It’s Better To Be Early For Dinner


It’s Better To Be Early For Dinner Than Late For Lunch.

I got to roll with our gazillion-striped black belt yesterday, for the first time. Holy Cannoli, my audience. Holy…Cannoli.1 Mr. Paulo Brandão might be the most technically gifted person with whom I’ve ever had the pleasure of grappling. It was ridiculous.

I remember trying to pull him into full guard, but being unable to get my legs through his combat base. The big issue with combat base is that the person on top (the person using so-called combat base) is in control of their balance and ready to pass at a moment’s notice, once the opening becomes available. As the person on the bottom, I need to stay active or he’s going to get too far ahead of me and will pass. I can’t just continue to try playing a closed guard, or I’m going to lose the guard entirely.

Then he took a grip on my pant leg, put his other hand on my farside hip, and nearly instantly passed. What the hell, man? This Mr. Brandão was just a million miles ahead of every guard recovery, of every mount escape, of every back escape. I could literally do nothing to save myself. I’m not even sure how many times he tapped me in our six minute match, but – ballpark – the number is around thirty-eight-thousand times.

Let me just say, it feels weird being beaten by the same tools that you use to beat other people.2 I try my hardest to not get too focused on any particular skirmish when rolling. This was a lesson Donald had to teach me a dozen different times, each time with a different example, and worded differently. If you’re going to lose a particular submission, a particular pass, a particular grip, then – after you’re sure it’s lost – it’s better to just accept that you’ve lost it AND continue on to the next move in the series. The skirmish for the next move may not have yet started. You could get the drop on them. Instead of continuing to invest your energy, focus (insert all the things a person invests during their jiu-jitsu matches) on a losing battle, move on and win the next battle.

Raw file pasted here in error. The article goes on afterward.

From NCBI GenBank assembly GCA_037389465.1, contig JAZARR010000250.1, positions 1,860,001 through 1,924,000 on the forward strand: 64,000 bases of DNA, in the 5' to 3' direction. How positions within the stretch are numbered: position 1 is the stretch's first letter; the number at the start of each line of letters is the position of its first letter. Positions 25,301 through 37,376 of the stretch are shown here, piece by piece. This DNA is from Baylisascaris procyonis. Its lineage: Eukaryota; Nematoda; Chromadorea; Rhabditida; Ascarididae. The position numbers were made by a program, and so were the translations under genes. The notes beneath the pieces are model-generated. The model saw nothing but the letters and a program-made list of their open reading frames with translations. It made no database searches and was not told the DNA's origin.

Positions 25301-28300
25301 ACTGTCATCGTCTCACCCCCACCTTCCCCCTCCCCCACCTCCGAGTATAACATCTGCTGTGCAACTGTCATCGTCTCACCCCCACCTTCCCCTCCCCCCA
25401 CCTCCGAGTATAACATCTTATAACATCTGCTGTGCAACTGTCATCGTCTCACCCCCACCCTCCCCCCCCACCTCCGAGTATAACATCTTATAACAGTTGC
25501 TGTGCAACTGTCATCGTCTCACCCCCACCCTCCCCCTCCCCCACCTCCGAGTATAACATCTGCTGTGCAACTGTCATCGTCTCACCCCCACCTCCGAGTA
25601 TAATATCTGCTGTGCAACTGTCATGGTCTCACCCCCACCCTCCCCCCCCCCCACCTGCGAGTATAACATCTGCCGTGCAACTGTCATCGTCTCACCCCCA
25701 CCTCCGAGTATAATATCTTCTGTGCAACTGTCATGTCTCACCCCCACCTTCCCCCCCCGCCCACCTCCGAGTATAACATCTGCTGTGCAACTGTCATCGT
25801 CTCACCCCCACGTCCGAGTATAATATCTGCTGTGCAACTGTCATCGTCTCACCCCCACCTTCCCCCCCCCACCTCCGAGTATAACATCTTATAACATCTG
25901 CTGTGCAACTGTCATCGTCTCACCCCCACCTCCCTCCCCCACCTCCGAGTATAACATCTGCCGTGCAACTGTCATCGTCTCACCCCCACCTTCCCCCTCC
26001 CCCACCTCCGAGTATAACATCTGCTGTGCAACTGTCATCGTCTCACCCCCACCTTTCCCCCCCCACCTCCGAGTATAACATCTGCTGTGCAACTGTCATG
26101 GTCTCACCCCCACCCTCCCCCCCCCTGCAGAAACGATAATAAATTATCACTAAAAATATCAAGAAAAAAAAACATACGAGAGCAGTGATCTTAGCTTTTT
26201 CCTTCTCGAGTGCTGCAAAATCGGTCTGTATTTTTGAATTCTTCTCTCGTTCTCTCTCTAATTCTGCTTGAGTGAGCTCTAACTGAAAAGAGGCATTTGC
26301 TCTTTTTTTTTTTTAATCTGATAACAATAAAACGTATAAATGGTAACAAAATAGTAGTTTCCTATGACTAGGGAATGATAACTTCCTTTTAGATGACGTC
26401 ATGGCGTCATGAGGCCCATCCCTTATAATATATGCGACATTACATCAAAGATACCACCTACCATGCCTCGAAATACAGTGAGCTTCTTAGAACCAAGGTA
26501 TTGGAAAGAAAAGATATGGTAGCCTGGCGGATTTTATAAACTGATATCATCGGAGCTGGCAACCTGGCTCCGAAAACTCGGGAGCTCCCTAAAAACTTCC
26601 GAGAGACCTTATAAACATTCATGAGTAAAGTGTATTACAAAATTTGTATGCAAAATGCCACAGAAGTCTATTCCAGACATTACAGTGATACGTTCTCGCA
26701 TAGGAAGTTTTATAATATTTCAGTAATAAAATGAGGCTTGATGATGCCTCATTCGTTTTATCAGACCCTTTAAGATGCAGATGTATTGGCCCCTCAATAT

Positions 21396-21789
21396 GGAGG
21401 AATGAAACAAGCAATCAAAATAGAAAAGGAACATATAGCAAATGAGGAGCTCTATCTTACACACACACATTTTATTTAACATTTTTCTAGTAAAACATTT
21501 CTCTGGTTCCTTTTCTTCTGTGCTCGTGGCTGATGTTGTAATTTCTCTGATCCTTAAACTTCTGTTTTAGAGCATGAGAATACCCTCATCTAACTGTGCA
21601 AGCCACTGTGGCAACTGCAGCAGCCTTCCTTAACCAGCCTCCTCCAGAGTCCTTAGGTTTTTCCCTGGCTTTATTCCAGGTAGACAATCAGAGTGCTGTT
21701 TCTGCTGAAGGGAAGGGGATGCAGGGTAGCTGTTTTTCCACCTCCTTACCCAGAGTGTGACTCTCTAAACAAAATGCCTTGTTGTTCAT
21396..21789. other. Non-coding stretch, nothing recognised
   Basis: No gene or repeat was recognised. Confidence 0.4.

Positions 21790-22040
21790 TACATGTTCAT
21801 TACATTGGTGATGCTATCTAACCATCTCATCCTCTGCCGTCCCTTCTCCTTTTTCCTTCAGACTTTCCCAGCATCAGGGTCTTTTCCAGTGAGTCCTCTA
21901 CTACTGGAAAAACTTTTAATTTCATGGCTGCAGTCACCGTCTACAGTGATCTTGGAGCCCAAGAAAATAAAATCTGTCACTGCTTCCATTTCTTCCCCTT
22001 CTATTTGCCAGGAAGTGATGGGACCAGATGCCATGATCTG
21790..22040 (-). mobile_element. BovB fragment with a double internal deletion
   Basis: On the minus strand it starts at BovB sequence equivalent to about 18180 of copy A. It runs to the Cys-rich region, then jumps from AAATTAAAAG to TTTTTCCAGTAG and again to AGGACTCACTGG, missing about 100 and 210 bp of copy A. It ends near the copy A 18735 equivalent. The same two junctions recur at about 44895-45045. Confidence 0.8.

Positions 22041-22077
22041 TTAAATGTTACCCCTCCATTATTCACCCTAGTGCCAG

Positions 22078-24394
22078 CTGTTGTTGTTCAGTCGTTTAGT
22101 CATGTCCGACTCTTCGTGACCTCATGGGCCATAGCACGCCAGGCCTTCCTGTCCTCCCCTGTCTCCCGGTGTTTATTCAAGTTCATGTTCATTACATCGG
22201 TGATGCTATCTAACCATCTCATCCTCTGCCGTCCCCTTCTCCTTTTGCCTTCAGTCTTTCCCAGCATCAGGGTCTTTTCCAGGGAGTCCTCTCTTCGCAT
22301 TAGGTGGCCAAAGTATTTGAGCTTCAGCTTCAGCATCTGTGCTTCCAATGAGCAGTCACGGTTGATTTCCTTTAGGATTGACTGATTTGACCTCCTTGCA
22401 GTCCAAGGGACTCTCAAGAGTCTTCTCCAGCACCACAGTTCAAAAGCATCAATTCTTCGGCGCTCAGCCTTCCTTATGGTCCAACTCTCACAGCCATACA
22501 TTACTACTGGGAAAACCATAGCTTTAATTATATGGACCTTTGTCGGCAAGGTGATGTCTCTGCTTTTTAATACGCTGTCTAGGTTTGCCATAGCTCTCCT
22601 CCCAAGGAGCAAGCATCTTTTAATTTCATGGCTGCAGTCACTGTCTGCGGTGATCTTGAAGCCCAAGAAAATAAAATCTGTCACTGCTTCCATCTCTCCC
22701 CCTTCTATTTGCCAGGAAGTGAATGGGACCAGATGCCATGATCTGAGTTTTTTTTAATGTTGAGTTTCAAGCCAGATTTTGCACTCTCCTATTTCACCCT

In other words, my jiu-jitsu friends, “It is better to be early for dinner, than late for lunch.” If you’re concerned with eating, then it’s better to be early for dinner as opposed to late for lunch.

My first roll with Mr. Brandão reminded me of this most important lesson.  And it reminded me what it feels like to be a goddamn white belts on the mats.  Son of a…

Thanks for reading.  Have a nice Wednesday.

—————–

1. I type that to abstain from using some of the more colorful language I know…:

http://www.youtube.com/watch?v=5PN6xemdjik&feature=related

2. Not that the disparity between my skill level and my typical opponents is tantamount to the disparity between Paulo and me. Mr. Brandão is obscenely good. In fact, if the skill level difference between me and a typical opponent is best measured in inches, then the skill level difference between Mr. Brandão and I is probably best measured in miles. That’s not an exaggeration.

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